The disruption of prepulse inhibition by social isolation in the wistar rat: How robust is the effect?

Annette Domeney*, Joram Feldon

*Corresponding author for this work

Research output: Contribution to journalArticlepeer-review


Postweaning isolation rearing in rats is shown to have consequences for the expression of numerous behaviors. The present studies investigated isolation induced disruptions of the prepulse inhibition (PPI) response in the Wistar rat strain, as a function of exposure of the animals to locomotor activity testing. Further, repeated testing of PPI was investigated to examine the robustness of the isolation-induced disruptions. The results indicate that experimentally naive isolation-reared animals exhibit disruptions in the PPI response that are retained in a second test 7 days later. The disruptions obtained are shown to be consistent across all pulse frequencies examined and independent of effects on startle. Exposure to activity testing, however, either before or after the measurement of PPI, abolished the isolation-induced disruption of PPI in a subsequent test. In contrast, locomotor activity testing consistently revealed a hyperactivity response in isolation-reared animals that was not influenced by the temporal occurrence of the testing. The finding are discussed relative to the interpretation of data emerging from studies where both activity testing and PPI are performed in the same animals, and in the relation to the use of PPI in isolation-reared animals as representing a nonpharmacological animal model of schizophrenia.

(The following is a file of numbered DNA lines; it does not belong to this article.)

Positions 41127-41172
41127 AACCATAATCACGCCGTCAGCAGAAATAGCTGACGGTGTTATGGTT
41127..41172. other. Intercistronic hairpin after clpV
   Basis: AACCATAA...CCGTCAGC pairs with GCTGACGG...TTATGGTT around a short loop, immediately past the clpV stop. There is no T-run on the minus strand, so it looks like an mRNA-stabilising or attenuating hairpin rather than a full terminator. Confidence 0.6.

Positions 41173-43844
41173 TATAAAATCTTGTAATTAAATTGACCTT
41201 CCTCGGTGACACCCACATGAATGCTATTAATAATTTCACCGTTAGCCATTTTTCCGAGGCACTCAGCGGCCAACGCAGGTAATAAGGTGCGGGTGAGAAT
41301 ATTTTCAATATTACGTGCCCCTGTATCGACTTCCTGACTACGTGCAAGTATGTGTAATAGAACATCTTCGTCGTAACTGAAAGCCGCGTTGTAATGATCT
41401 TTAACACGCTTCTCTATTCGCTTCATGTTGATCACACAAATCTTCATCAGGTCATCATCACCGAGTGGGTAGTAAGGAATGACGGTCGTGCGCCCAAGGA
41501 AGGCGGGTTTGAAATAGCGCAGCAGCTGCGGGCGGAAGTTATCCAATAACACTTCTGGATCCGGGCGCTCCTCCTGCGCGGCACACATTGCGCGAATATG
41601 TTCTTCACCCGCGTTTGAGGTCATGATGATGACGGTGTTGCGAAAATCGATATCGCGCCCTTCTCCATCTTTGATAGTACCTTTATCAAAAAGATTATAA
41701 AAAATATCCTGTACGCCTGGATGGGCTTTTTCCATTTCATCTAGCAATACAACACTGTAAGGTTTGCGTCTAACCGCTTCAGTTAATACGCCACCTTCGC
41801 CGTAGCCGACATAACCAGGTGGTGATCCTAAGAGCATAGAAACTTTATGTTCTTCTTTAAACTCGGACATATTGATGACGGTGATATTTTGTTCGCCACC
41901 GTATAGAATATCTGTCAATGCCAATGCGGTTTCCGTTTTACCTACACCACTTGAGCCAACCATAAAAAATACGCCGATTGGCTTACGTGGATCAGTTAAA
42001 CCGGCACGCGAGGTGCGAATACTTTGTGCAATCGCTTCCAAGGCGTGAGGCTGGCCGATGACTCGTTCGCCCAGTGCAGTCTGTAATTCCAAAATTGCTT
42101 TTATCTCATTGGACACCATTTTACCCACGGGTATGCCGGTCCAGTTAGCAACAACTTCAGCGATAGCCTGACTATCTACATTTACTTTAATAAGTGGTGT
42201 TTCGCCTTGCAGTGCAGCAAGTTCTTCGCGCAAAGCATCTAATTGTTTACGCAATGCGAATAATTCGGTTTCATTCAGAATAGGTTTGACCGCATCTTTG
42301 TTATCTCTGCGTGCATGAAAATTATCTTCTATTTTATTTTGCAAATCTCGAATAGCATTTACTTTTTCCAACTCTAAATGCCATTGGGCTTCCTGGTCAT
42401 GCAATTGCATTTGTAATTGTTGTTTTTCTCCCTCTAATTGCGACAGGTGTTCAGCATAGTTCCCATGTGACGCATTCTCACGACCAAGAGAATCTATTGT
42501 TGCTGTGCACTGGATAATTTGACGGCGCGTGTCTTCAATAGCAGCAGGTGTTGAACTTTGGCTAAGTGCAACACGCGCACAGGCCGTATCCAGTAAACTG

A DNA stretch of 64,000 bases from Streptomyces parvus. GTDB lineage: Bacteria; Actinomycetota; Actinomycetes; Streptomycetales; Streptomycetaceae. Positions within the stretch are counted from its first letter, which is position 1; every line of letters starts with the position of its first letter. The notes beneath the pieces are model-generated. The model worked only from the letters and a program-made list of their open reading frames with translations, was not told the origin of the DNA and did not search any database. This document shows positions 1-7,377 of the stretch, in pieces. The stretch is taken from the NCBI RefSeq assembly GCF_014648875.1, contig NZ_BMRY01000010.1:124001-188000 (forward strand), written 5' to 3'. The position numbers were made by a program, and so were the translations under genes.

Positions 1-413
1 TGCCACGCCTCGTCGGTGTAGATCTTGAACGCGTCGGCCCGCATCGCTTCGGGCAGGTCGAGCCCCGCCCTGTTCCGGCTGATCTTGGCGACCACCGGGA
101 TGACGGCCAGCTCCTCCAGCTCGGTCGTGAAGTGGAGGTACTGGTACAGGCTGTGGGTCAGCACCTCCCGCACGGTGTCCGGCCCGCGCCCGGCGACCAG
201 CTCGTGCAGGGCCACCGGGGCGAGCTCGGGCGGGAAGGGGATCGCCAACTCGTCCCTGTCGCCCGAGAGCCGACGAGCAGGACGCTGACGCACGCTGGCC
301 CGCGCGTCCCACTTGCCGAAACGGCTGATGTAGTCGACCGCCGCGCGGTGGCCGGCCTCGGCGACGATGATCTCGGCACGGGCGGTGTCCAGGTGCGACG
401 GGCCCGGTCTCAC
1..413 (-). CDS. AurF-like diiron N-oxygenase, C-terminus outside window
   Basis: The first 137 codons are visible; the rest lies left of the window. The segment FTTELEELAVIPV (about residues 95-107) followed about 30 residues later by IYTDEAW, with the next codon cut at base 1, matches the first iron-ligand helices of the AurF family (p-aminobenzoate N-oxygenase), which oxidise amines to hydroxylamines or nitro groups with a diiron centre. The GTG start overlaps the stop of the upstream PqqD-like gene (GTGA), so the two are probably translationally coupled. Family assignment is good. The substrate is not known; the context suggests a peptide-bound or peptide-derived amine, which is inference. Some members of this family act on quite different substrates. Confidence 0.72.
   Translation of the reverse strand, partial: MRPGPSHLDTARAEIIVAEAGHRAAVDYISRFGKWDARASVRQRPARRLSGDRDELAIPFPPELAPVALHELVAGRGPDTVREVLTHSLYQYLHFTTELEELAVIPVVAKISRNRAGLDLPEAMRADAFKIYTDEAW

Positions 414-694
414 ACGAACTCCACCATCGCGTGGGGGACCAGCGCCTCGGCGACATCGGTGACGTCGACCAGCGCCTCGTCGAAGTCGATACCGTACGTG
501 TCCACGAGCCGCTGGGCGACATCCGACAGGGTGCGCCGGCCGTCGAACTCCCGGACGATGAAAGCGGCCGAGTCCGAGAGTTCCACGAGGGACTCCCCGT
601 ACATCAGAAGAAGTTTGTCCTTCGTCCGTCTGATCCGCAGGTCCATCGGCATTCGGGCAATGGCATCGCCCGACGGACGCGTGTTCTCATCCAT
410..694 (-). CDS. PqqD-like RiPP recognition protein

Original languageEnglish
Pages (from-to)883-890
Number of pages8
JournalPharmacology Biochemistry and Behavior
Issue number4
StatePublished - Apr 1998
Externally publishedYes


  • Locomotor activity
  • Prepulse inhibition
  • Schizophrenia
  • Social isolation


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